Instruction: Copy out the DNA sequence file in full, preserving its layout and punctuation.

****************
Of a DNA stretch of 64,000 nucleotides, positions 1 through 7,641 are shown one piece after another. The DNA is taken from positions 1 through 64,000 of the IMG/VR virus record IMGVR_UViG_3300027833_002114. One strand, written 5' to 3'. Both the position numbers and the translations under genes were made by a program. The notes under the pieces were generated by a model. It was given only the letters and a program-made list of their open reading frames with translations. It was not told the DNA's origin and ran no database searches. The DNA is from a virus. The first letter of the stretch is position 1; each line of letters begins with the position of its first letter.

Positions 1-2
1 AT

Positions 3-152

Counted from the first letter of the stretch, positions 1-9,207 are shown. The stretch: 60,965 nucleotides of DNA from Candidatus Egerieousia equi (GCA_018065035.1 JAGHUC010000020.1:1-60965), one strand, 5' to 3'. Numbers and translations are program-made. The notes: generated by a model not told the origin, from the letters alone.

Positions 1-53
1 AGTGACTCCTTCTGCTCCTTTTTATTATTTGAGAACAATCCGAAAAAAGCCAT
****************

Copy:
Of a DNA stretch of 64,000 nucleotides, positions 1 through 7,641 are shown one piece after another. The DNA is taken from positions 1 through 64,000 of the IMG/VR virus record IMGVR_UViG_3300027833_002114. One strand, written 5' to 3'. Both the position numbers and the translations under genes were made by a program. The notes under the pieces were generated by a model. It was given only the letters and a program-made list of their open reading frames with translations. It was not told the DNA's origin and ran no database searches. The DNA is from a virus. The first letter of the stretch is position 1; each line of letters begins with the position of its first letter.

Positions 1-2
1 AT

Positions 3-152

Counted from the first letter of the stretch, positions 1-9,207 are shown. The stretch: 60,965 nucleotides of DNA from Candidatus Egerieousia equi (GCA_018065035.1 JAGHUC010000020.1:1-60965), one strand, 5' to 3'. Numbers and translations are program-made. The notes: generated by a model not told the origin, from the letters alone.

Positions 1-53
1 AGTGACTCCTTCTGCTCCTTTTTATTATTTGAGAACAATCCGAAAAAAGCCAT